Some real big fish swim in western Montana rivers.
Leave them alone.
As they slowly return from near extinction, bull trout have become a good problem to have for fisheries managers.
Easy to catch, illegal to keep and difficult to nurture, the resurrection of bull trout dominated most of the conversation during last week’s annual guide gathering hosted by the Clark Fork Coalition.
“Historically, there were bull trout in Lake Pend Oreille that went all the way up to Butte to spawn,” said Wade Fredenberg, of the U.S. Fish and Wildlife Service. “They were called ‘the poor man’s salmon.’ Today, we still have some that swim 150 miles to spawn.”
It takes everything Mother Nature’s got to make a bull trout happy, so the fish’s presence in rivers like the Blackfoot and Clark Fork mean conditions have improved after decades of effort. In April 2011, a lone bull trout made it over the fish ladder at Thompson Falls for the first time in 100 years.
“If you can do whatever it takes to protect bull trout, then you essentially protect all the other fish and all the things that are good that people like about fish habitat,” USFWS field supervisor Mark Wilson said at the time.
The bulls require water that’s clean, cold, connected and complex as their life cycle shifts from mountain creeks to rivers to lakes and back again. Building a fish ladder at Thompson Falls Dam and removing the dam at Milltown east of Missoula restored hundreds of miles of water to bull trout habitat.
But small threats can undo grand efforts. Non-native fish like lake trout have invaded bull trout sanctuaries, to the point where just three lakes in all of Glacier National Park remain safe.
And human poaching takes its own toll.
“Folks used to find spawning areas and make a family tradition of hitting them,” Fredenberg said. “A lot of times they took a wanton, willing, let’s-kill-us-some-bull-trout approach. Plugging for bull trout was a big deal in the Flathead through the ’50s, ’60s and even into the ’70s.”
Fredenberg showed old family photos of anglers measuring bulls against their hip waders, with a worthy fish longer than a man’s leg. And thanks to their preference for deep holes of cold water, bulls make easy targets for river fishermen who target those spots. The temptation of snapping a trophy photo of the big fish has led to many not surviving, even though the anglers released them afterward.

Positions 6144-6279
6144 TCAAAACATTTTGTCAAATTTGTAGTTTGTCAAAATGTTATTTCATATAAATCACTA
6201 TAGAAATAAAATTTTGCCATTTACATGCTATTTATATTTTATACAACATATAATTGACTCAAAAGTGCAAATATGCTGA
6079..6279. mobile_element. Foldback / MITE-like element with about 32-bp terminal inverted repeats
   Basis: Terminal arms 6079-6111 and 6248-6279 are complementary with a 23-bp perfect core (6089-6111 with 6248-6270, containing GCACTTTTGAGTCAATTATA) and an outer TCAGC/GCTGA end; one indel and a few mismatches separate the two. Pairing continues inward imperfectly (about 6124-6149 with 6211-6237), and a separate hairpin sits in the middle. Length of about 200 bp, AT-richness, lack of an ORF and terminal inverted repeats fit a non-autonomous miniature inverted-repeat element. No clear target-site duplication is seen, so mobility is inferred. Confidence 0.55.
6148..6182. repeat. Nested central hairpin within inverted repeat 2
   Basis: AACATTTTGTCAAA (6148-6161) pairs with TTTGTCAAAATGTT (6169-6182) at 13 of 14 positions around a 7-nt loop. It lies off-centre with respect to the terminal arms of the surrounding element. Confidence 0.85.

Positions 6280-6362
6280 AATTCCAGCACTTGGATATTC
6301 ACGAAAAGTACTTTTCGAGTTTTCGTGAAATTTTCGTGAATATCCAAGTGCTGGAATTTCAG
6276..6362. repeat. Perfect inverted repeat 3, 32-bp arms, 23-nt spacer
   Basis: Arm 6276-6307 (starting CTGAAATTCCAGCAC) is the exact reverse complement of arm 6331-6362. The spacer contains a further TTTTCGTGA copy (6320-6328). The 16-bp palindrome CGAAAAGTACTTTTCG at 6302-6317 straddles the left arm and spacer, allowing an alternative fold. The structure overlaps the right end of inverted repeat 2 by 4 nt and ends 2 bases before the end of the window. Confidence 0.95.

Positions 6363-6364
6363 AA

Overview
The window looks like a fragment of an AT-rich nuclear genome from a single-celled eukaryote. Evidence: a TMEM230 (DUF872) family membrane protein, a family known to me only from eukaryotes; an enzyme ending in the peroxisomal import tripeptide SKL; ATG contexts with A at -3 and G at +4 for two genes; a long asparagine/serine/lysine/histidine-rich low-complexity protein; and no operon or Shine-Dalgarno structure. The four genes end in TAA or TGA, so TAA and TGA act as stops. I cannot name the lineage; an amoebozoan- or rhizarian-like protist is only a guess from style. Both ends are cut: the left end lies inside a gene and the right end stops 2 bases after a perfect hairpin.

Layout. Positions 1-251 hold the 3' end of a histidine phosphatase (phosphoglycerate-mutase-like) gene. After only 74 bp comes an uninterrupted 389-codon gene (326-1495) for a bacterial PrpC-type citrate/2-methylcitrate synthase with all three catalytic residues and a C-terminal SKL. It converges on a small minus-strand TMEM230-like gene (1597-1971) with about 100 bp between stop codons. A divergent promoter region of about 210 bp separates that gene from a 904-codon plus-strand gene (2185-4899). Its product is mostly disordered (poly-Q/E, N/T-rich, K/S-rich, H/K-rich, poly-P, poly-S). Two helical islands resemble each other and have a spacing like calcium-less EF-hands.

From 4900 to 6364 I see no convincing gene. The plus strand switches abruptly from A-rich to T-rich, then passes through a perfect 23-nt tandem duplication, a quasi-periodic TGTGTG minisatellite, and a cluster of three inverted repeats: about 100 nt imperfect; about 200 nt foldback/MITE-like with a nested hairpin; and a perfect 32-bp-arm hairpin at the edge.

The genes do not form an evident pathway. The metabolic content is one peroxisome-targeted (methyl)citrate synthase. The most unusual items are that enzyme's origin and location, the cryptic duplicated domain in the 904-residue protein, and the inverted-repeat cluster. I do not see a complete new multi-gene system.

“We’d love nothing more than to have enough bull trout in the Clark Fork River to fish for them all the time,” Fredenberg said. “But there aren’t enough of them, and dead is dead, whether by dewatering, too warm water, dams or angling. And they’re very vulnerable to angling.”
Bull trout made the federal Endangered Species List as a threatened species in 1998. Since then, they’ve recovered enough to allow fishing in the South Fork of the Flathead River, and briefly in Swan Lake and Lake Koocanusa. But sudden declines in spawning counts put those latter two lakes off-limits again last year.
The presentation generated some discussion among the 60 professional guides and amateur anglers in the Clark Fork Coalition lobby. Some wondered why bull trout, which feed on smaller game fish, were protected when lake trout were considered threats. The answer was the native bull and cutthroat evolved together without damaging each other’s populations, while non-native lake trout were wiping out both species.
Fishing guide Adam Spenner said keeping clients away from bull trout can be a challenge.
“They’re lethargic, easy to catch and people do target them,” Spenner said. “We try to let people know they need to be respected. They’re an important part of what keeps Montana and these rivers significant.”
Montana Fish, Wildlife and Parks fisheries manager Pat Saffel said the recent acquisition of 24,000 acres around Marshall Lake on the edge of the Mission Mountains was a major boon for bull trout. The lake sits in the middle of the best spawning streams at the head of the Clearwater River. But irrigation dams and development threats made the place tough for the big trout.
“Since the removal of the Emily A Dam (between Lake Inez and Lake Alva), we’ve more than doubled the number of redds (egg deposits) in the West Fork of the Clearwater,” Saffel said. “The West Fork has passed Monture Creek and the upper Blackfoot for bull trout production.”
Other streams offered mixed results. Bull trout have increased slightly in Fish Creek west of Missoula, but declined in Rattlesnake Creek. The Blackfoot River has improved, while Rock Creek east of Missoula has recorded falling bull trout success.
After Milltown Dam was removed, FWP surveyors counted 70 bull trout making their way into parts of the Clark Fork they hadn’t been able to reach for a century. But they haven’t gone beyond Flint Creek (by Drummond), even though sucker fish have moved all the way to Deer Lodge.
Nevertheless, biologists expect it won’t take much longer for bull trout to reach the Clark Fork’s headwaters. Once-devastated Silver Bow Creek has had most of its mining wastes removed, and has gone from zero fish to catchable trout throughout its 23-mile reach between 2000 and 2010.
“I’ve seen bull trout right under the Higgins Avenue Bridge,” said angler Brian Hinkle. “A little while ago, I hooked into a rainbow that had a bull trout chasing it. I’m a little more optimistic that they’re a little more healthy than we might think.”